In my last post I talked about common resume mistakes. This time, I’m going to drill down a bit further and discuss three specific items you should never include on your resume and why.
First: any statement about a “job objective” or “career objective”.
This is a rather large area of controversy among resume writing experts. I’ll tell you right up front that my opinion in this area runs against much of the advice floating around about how to write a good resume, but bear with me on this. I have over 25 years experience as a hiring manager at several Fortune 500 companies, as well as large government organizations. Consequently, I’ve read literally thousands of resumes and I know what it takes to catch the hiring manager’s eye. And believe me – it’s not a generalized “job objective”, which tells me nothing about your experience or, more importantly, your accomplishments.
Even In today’s difficult job market, my advice is to not bother with including a job objective in your resume. It really has no meaning to the hiring manager. After all, isn’t your real job objective to land the job for which you’re applying? A generalized statement just takes up valuable space in your resume, space in which you could be talking about your accomplishments. Take the time you would otherwise spend on writing a job objective and put that effort into tailoring your resume so that it’s laser-focused on the specific job for which you’re applying. Trust me – THAT is what will catch the hiring manager’s eye.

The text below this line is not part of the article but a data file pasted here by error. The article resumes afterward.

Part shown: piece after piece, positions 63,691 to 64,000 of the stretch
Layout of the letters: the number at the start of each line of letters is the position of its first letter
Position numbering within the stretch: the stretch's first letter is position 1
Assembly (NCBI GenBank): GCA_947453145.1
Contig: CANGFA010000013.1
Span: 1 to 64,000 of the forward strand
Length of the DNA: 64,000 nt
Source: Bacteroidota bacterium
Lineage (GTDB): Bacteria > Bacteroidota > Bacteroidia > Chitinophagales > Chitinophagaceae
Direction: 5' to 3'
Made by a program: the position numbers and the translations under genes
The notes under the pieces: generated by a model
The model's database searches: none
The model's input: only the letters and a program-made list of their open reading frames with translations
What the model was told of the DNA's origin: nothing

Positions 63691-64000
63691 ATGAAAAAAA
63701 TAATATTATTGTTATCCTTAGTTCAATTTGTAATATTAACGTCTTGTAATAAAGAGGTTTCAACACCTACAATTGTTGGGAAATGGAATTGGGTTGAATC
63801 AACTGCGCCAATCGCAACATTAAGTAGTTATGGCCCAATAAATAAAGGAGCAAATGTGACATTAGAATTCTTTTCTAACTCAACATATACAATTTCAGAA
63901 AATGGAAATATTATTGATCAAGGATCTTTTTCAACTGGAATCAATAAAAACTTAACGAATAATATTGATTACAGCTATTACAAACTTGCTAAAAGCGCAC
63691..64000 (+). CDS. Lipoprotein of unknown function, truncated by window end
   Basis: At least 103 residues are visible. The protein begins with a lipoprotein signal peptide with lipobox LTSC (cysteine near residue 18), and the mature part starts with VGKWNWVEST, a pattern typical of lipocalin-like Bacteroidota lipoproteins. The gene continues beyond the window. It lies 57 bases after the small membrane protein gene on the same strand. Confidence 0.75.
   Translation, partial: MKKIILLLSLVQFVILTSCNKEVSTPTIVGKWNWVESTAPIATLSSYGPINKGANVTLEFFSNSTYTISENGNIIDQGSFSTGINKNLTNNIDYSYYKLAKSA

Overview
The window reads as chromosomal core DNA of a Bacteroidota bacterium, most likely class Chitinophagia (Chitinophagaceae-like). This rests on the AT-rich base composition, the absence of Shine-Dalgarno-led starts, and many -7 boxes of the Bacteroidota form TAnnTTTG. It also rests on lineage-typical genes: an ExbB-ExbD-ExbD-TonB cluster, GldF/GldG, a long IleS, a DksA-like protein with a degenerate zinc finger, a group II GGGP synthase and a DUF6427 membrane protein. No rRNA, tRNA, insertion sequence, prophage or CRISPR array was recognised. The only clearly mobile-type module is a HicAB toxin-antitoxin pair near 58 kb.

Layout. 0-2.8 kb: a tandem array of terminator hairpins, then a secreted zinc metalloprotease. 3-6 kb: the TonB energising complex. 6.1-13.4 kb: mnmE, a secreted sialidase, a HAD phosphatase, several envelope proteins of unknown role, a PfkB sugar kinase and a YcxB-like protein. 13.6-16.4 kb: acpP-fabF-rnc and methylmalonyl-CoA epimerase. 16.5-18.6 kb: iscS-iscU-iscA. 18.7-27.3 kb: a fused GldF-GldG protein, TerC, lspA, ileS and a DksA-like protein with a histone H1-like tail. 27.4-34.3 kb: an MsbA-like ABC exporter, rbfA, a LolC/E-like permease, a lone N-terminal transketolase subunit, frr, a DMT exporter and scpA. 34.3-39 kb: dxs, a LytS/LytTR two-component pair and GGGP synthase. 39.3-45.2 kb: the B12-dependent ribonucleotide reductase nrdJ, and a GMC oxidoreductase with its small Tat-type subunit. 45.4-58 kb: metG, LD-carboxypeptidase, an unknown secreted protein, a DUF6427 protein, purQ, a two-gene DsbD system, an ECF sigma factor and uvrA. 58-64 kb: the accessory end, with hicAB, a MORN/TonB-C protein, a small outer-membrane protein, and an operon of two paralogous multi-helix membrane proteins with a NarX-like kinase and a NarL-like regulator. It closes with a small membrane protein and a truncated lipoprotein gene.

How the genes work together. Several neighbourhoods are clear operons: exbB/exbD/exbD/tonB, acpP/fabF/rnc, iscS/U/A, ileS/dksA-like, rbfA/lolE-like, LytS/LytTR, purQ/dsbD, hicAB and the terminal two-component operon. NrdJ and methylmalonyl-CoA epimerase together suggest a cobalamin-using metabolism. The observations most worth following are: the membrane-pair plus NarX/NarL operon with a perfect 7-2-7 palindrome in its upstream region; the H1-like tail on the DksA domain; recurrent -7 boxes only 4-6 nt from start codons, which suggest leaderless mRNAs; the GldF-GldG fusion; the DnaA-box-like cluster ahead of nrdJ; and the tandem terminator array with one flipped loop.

What a hiring manager most of all wants to know is whether or not you’re a good fit for their job opening, not what your general “objective” is for a job. Consequently, including a job objective will not help and may very well hurt your resume. Customizing your resume for each job is a much more productive use of your time.
A second item you should never include in your resume is the date you graduated from college (or high school, or trade school, or any school).
Yes, you certainly want to include the fact that you did graduate, the school you attended, and any honors you received, but leave your graduation date off. Including it is really a no-win proposition. If it’s too far in the past, you may be stereotyped as being too old. If it’s too recent, you may be stereotyped as being too young.
Remember: questions about age can’t be asked in an interview. This is to protect you against any sort of age discrimination, so don’t defeat its purpose by giving clues about your age in your resume. Leave dates off and you’ll avoid the risk of being stereotyped before you even show up for the interview.
Focus your resume on your experience and accomplishments and take age out of the equation (at least until you’re seen in person at the interview!).
The third item you should always leave off of your resume is any job more than 10 years in the past.
The world is changing so rapidly today that job experience more than 10 years ago has little, if any, relevance, regardless of your profession. Personally, I usually don’t even read job experience on resumes that is older than 10 years. So much has changed, and you’ve probably changed a lot as a worker, that experience that old just doesn’t make much difference in the hiring decision.
Focus on tailoring how your present your last 10 years of experience so that it matches the job to which your applying as close as possible. That’s what the hiring manager wants to read.
Plus, if you list jobs you held 15 or 20 years ago, what does that say about your age? Here too, don’t date yourself before you even get an interview.
The one exception to this is if the job requires more than 10 years of experience. You should then go back as far as you have experience that is directly relevant.
Next time, I’ll review the two primary resume formats and which one is right for your particular circumstance.